singing, praying, preaching, giving, and eating the Lord's Supper.
If you are acquainted with churches of Christ you are probably aware
that in two of these items our practice is different from that of most
religious groups. So permit me to focus on these two, and state our
reasons for what we do.
A Cappella Singing
One of the things people most frequently notice about churches of
Christ is that we sing without the use of mechanical instruments of
music -- a cappella singing is the only music used in our worship.
Simply stated, here is the reason: we are seeking to worship
according to the instructions of the New Testament. The New Testament
leaves instrumental music out, therefore, we believe it right and safe
to leave it out, too. If we used the mechanical instrument we would have
to do so without New Testament authority.
There are only 8 verses in the New Testament on the subject of music in worship. Here they are:
"And when they had sung a hymn, they went out to the Mount of Olives" (Matthew 26:30).
" about midnight Paul and Silas were praying and singing hymns to God ..."(Acts 16:25).
"Therefore I will praise Thee among the Gentiles, and sing to thy name" (Romans 15:9).
". . . I will sing with the spirit and I will sing with the mind also" (1 Corinthians 14:15).
". . . be filled with the Spirit, addressing one another in psalms
and hymns and spiritual songs, singing and making melody to the Lord
with all your heart" (Ephesians 5:18,19).
"Let the word of Christ dwell in you richly, as you teach and
admonish one another in all wisdom, and as you sing psalms and hymns and
spiritual songs with thankfulness in your hearts to God" (Colossians
"I will declare thy name unto my brethren, in the midst of the church will I sing praise unto Thee" (Hebrews 2:12).
"Is any one among you suffering? Let him pray. Is any cheerful? Let him sing praise" (James 5:13).
The mechanical instrument of music is conspicuously absent in these passages.
Historically, the first appearance of instrumental music in church
worship was not until the sixth century A.D., and there was no general
practicing of it until after the eighth century.
Instrumental music was strongly opposed by such religious leaders as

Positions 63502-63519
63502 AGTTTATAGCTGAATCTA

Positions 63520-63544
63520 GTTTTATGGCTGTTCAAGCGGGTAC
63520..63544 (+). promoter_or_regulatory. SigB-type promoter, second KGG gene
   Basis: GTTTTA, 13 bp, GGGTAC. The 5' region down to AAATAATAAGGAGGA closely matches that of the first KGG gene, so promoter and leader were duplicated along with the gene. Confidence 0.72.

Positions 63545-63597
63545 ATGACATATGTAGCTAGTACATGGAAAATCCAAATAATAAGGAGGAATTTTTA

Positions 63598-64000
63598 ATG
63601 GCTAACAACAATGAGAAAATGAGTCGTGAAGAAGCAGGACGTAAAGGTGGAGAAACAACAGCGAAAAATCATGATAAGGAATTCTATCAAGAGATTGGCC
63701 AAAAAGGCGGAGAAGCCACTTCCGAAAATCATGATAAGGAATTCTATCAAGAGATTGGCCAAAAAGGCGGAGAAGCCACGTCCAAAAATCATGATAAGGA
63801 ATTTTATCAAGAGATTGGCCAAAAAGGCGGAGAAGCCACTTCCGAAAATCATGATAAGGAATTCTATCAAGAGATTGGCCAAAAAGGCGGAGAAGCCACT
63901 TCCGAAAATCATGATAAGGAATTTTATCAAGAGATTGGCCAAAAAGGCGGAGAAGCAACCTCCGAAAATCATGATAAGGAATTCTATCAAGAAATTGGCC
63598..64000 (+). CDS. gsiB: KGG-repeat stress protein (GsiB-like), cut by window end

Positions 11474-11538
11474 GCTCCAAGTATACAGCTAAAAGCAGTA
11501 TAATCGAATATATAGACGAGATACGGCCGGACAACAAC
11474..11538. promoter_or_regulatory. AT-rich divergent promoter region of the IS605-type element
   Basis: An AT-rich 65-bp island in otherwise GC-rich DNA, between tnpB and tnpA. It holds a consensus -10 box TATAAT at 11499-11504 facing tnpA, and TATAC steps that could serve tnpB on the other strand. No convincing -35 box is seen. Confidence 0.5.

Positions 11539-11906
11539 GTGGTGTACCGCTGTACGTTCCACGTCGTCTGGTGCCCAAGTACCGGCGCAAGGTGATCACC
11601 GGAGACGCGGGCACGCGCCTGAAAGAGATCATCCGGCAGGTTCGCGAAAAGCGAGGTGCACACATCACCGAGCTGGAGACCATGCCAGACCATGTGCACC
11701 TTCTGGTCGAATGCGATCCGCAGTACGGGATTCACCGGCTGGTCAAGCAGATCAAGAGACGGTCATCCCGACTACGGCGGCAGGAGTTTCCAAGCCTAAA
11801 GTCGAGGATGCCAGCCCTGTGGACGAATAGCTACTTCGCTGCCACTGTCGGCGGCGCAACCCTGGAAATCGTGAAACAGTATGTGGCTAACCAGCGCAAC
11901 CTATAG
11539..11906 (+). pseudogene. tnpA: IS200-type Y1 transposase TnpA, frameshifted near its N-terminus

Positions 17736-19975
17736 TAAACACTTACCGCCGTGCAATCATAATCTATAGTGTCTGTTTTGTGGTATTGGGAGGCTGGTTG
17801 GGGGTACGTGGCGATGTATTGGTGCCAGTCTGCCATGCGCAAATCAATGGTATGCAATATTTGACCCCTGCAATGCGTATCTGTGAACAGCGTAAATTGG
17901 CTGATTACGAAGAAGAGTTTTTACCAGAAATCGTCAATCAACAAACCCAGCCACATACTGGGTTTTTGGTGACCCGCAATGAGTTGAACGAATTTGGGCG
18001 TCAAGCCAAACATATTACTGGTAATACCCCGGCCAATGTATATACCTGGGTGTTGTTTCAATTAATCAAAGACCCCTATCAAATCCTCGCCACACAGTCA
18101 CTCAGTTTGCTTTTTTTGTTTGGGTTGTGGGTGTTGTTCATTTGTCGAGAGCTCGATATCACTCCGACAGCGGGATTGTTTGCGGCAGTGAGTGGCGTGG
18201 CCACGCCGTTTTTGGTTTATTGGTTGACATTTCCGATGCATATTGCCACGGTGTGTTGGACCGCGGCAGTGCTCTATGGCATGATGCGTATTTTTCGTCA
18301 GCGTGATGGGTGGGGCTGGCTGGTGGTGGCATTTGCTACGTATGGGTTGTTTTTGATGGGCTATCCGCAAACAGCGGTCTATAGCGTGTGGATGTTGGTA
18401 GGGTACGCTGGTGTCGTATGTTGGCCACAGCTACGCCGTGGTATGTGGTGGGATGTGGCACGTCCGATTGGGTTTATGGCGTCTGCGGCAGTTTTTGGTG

John Calvin, John Wesley and Charles Spurgeon because of its absence in
the New Testament.
Weekly Observance of The Lord's Supper
Another place where you may have noticed a difference between
churches of Christ and other religious groups is in the Lord's Supper.
This memorial supper was inaugurated by Jesus on the night of his
betrayal (Matthew 26:26-28). It is observed by Christians in memory of
the Lord's death (1 Corinthians 11:24,25). The emblems - unleavened
bread and fruit of the vine - symbolize the body and blood of Jesus (1
Churches of Christ are different from many in that we observe the
Lord's Supper on the first day of every week. Again, our reason centers
in our determination to follow the teaching of the New Testament. It
says, describing the practice of the first-century church, "And upon the
first day of the week . . . the disciples came together to break bread
..." (Acts 20:7).
Some have objected that the text does not specify the first day of
every week. This is true--just as the command to observe the Sabbath did
not specify every Sabbath. The command was simply, "remember the
Sabbath day to keep it holy" (Exodus 20:8). The Jews understood that to
mean every Sabbath. It seems to us that by the same reasoning "the first
day of the week" means the first day of every week.
Again, we know from such respected historians as Neander and
Eusebius that Christians in those early centuries took the Lord's Supper
Terms of Membership
Perhaps you are wondering, "How does one become a member of the church of Christ?" What are the terms of membership?